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CD REVIEW: Moh Alileche - In Memory Of A Hero
By Don Sechelski - 02/25/2009 - 09:14 PM EST

Artist: Moh Alileche
Album: In Memory Of A Hero
Label: Flag Of Freedom Productions
Website: http://www.flagoffreedom.com
Genre: World
Technical Grade: 9/10
Production/Musicianship Grade: 9/10
Commercial Value: 6/10
Overall Talent Level: 9/10
Songwriting Skills: 9/10
Best Songs: Couscous, In Memory Of A Hero
Weakness: The language barrier will make this music inaccessible to some American listeners.
CD Review:

Moh Alileche's fourth album, In Memory Of A Hero, is a swirling, dancing trip through the North African Berber region of Algeria. Dedicated to assassinated Berber Kabyle singer, Lounes Matoub, In Memory Of A Hero celebrates the freedom loving peoples of northeastern Algeria. Matoub was a musician and political activist championing the cause of the indigenous Berbers of the Kabyle highlands of Algeria. His killing increased tensions between that region and the central government.

Moh sings his songs in the native tongue of Kabylia, Tamazight. This is, in itself, an expression of defiance toward the government which prefers that citizens use Arabic. Fortunately, for us English speakers; In Memory Of A Hero includes a translated title and description of the meaning of each song.  The music, itself is a breathtaking blend of native instruments including Moh Alileche on vocals and mandol. Bazou plays mandol also as well as guitar and bass. Rabah Oukrine provides percussion, Mouloud Nait Ali plays banjo and mandol, Mokhtur Boudilida plays violin, and Kamal Sahnoune plays keyboard. Other players include Salem Kerrouche on flute, Djamal Hamiteche on drums and percussion, Ali Togoli on percussion, Moh Akli on t'bel, and Takfarinas on mandol.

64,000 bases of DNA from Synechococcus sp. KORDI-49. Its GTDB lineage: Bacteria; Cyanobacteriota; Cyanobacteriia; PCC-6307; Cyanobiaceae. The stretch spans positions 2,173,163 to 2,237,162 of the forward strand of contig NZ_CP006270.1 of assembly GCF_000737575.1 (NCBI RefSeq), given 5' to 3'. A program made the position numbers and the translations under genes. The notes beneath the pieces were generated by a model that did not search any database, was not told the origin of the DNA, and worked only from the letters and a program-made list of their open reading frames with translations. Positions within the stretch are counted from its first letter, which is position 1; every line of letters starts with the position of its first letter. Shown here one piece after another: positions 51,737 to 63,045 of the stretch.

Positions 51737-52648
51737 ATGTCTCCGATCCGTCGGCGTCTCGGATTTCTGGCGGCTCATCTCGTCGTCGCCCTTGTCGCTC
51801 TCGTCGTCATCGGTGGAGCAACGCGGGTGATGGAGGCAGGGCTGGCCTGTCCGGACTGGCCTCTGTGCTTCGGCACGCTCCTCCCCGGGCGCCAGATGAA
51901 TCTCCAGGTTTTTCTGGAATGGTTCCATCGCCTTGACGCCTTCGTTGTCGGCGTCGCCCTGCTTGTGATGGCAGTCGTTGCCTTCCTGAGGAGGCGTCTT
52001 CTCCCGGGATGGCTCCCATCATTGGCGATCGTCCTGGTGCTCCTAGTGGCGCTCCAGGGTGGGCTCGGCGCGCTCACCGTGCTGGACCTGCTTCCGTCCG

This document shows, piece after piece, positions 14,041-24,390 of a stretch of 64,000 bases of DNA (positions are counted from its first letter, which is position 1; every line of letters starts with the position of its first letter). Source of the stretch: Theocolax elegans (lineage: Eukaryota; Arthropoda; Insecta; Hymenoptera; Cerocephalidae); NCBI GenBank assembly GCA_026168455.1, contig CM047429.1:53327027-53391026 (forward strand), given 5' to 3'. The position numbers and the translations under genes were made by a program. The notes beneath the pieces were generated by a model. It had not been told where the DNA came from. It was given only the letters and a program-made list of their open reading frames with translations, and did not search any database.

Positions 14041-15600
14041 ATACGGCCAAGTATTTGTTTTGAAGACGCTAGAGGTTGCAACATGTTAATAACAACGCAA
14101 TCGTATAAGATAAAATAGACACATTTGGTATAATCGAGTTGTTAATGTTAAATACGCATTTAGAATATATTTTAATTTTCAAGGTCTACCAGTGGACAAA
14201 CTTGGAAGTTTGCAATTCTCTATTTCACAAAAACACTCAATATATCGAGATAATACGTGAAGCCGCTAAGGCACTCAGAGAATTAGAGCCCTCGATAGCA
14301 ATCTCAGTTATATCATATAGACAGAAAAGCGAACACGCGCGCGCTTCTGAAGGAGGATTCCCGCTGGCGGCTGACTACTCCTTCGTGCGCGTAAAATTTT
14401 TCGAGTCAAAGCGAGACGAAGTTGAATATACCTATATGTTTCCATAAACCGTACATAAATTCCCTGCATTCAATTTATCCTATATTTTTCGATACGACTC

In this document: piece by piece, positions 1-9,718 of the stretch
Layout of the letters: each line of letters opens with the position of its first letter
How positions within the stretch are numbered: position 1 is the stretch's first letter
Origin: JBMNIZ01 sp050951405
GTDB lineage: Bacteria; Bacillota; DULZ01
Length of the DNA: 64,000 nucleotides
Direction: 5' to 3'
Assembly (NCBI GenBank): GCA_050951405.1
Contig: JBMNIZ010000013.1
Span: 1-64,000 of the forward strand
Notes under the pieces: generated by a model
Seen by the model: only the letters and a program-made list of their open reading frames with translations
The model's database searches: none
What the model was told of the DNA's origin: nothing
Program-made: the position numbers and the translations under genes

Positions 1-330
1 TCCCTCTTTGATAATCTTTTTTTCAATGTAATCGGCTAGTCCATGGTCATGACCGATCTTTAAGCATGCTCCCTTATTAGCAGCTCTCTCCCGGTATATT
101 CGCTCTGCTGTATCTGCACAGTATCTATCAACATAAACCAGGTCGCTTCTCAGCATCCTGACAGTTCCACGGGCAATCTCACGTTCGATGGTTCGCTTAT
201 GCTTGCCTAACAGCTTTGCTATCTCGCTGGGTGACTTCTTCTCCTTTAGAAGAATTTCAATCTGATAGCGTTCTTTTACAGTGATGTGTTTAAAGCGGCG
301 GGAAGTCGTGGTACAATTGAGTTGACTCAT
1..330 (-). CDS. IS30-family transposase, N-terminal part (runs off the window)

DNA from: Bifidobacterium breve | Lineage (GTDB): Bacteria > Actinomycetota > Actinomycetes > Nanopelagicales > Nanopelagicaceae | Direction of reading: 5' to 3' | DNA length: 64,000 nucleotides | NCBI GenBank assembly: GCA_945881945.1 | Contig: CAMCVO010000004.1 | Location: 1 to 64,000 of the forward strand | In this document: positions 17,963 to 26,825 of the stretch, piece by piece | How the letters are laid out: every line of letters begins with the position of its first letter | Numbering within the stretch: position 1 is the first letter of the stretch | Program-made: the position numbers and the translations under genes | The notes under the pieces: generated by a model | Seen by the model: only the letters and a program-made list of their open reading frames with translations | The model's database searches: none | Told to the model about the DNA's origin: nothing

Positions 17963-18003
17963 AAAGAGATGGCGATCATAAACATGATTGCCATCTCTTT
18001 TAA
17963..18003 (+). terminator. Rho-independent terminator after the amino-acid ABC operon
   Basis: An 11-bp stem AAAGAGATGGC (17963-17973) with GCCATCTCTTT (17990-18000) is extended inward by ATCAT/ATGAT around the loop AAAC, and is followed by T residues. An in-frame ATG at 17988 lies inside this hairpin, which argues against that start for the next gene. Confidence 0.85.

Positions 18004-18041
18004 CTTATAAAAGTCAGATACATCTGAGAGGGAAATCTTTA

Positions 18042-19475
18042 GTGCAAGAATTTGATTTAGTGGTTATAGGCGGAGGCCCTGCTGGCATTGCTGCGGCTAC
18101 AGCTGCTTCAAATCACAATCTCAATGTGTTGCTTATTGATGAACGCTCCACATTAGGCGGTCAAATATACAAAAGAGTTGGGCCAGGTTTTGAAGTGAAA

Awaiting The Dancer is a wedding dance. It's easy to close your eyes and see the finely decorated room where the musicians play while the guests await the arrival of the dancer. Her finely measured steps and beautiful native scarves dazzle the audience. Beauty Of Kabylia begins with a plaintive violin solo before the rest of the band joins Alileche in extolling the beauty their homeland, Kabylia. I like the long mandol solo at the beginning of In Memory Of A Hero. The steady beat of the t'bel (large drum) is propulsive as Said Hamidi, Karim Becha, and Said Khazem join Alileche on vocals. Coucous extolls the virtues of the main dish of Berber people. The music is hypnotic as Alileche trades phrases with the flute over a pulsing bed of percussion.

In Memory Of A Hero is stirring music that celebrates the people and culture of the Berber people of North Africa. It is a rich taste of beautiful, hypnotic melodies and percussive passionate rhythms. Now that I've heard Memory Of A Hero, I am inspired to check out his earlier three CD's. If you are interested in world music, check out In Memory Of A Hero.




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